6. Veiled Lady (Phallus Indusiatus)
The veiled lady, also known as bridal veil stinkhorn, belongs to the fungi family of stinkhorns. It’s a bell-shaped mushroom notable for its “white lace skirt,” which mostly grows out during the night. While the skirt is what initially attracts the eye, the mushroom cap is also rather intriguing. It has a greenish-brown slime coat covered in spores. The slime attracts insects and flies that help disperse the spores.
It’s a tasty edible mushroom with a rich, earthy flavor and has long been believed to be an aphrodisiac. The intriguing mushroom can be found in woodlands all across the tropics, from Africa to Asia to America.
In ancient China, bridal veil stinkhorn was only served on special occasions as they were pretty rare. Nowadays, they can be cultivated in large quantities and are commonly cooked in soups and hotpots.
Other Types of Mushrooms from Around the World
Above, we have discussed what we consider to be six of the most amazing mushrooms around the globe. However, there are thousands of other intriguing fungi types with a range of therapeutic properties and uses.
Latticed stinkhorn, or basket stinkhorn, is named such due to its striking fruit bodies shaped like an oval hollow sphere with interlaced branches. They’re also renowned for their foul odor. The redheaded mushrooms are often found growing in leaf litter on garden soil, grassy places, or in mulches in hot climates. Although primarily a European species, it’s also found in Africa, Asia, Australia, and North and South America. These mushrooms are only edible when they are in their “egg” stage.
Another interesting stinkhorn is the dog stinkhorn, which looks like an upside-down carrot with a brown goop on top. It doesn’t sound or look very appetizing, and the odor can be downright offensive. These mushrooms are considered inedible.
As for poisonous varieties, you should steer clear of the brain mushroom. Ironically, the species name “esculenta” is derived from the Latin word for edibles; however, it’s best not to eat, especially in its unprocessed form. It’s been banned from public sale in Spain, but novelty-seekers should find it easily in markets in northern and eastern Europe. It’s also prominent in forests on both sides of the Atlantic.
Finally, destroying angel mushrooms are among the most toxic known mushrooms. It’s a deadly poisonous fungus that looks somewhat harmless with angelic whiteness and an innocuous and alluring nature.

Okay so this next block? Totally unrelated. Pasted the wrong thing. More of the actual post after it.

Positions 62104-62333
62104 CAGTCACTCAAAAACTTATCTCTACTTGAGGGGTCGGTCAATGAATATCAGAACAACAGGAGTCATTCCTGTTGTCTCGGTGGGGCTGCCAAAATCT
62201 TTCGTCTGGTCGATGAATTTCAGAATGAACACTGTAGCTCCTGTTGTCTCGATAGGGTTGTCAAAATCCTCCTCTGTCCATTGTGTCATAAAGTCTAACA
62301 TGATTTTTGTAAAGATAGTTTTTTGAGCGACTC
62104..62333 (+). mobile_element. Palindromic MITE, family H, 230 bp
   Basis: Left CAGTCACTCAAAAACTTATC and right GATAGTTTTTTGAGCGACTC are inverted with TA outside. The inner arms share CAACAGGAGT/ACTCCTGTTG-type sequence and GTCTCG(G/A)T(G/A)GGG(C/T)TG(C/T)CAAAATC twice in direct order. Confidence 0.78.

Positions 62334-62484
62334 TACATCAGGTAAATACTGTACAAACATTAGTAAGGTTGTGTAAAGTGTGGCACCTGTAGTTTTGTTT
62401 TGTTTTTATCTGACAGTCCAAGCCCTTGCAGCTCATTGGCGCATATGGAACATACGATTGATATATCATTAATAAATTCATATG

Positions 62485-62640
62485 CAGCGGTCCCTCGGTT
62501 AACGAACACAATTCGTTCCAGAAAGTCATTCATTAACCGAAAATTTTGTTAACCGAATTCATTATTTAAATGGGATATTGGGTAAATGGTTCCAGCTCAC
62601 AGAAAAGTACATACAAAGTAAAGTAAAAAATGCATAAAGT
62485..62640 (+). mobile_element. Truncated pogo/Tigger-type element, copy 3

Cute and Weird Mushrooms in the Fungi Kingdom
Vibrant, mysterious, and often fantastically shaped, the fungi kingdom is filled with weird and wonderful mushroom species. Whether it’s their intriguing names, fascinating appearance, or unique uses, the kinds of mushrooms found in nature are sure to blow your mind.
Some of the weirdest mushrooms you’re likely to come across are stinkhorns. These visually shocking fungi are renowned for their unpleasant odor. You get various types of stinkhorns, some of which we’ve discussed above. While they differ in appearance, they’re best known for looking like horns (like dog stinkhorn).
The foul odor associated with stinkhorns is used to attract flies, while the accompanying slime gets the flies to stick around. This is beneficial in gardens since flies are less popular pollinators compared to butterflies, bees, and humming bees.
On the other end of the spectrum, the fungi kingdom is also filled with a host of cute mushrooms. One such example is the chestnut mushroom, which is native to Europe and North America. They’re mild in flavor and are known for being a culinary delight. It has a beautiful rustic brown color and grows in large, bountiful clusters, resembling chestnuts.
Rosy parachutes (Marasmius pulcherripes) are also incredibly cute with a pleated pink cap and a wiry, blackish stem. They have an umbrella-like structure and are very pretty to look at. They’re also quite rare. These mushrooms are inedible, but not poisonous.
Final Thoughts: Different Mushroom Varieties
There you have it, a select few of the most incredible mushrooms on the planet. From weird to wonderful to beautiful and everything in between, the fungi kingdom boasts an array of intriguing mushroom varieties.
One of the most rare mushrooms on the planet is Devil’s Cigar, which is only found in Texas, Oklahoma, and Japan. In terms of aesthetics, rosy parachutes are a beautiful mushroom with a pleated, bell-shaped pink cap.
Remember, our list has only touched on a fraction of what the mushroom world has to offer. For the most part, though, our readers are interested in medicinal mushrooms - those that provide therapeutic value.
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Audrey has worked as a registered dietitian for 6 years. She graduated from the University of Florida in 2013 with a Bachelor of Science degree. In 2014 she began an internship with the Veterans Affairs Healthcare System, and was hired as an Outpatient Dietitian following graduation. She started her career counseling a variety of patients with different health concerns and disease states. After a few years into practice, she found her passion was working in cancer care, and has spent the last 4 years specializing in oncology nutrition.
In her practice, Audrey has spent a significant amount of time reviewing literature on herbal and dietary supplements in the cancer care setting. Through her work at Vidacap, she hopes to continue to expand her knowledge and understanding of the benefits of supplements in conjunction with promoting a healthy, balanced diet and management of overall health and well being.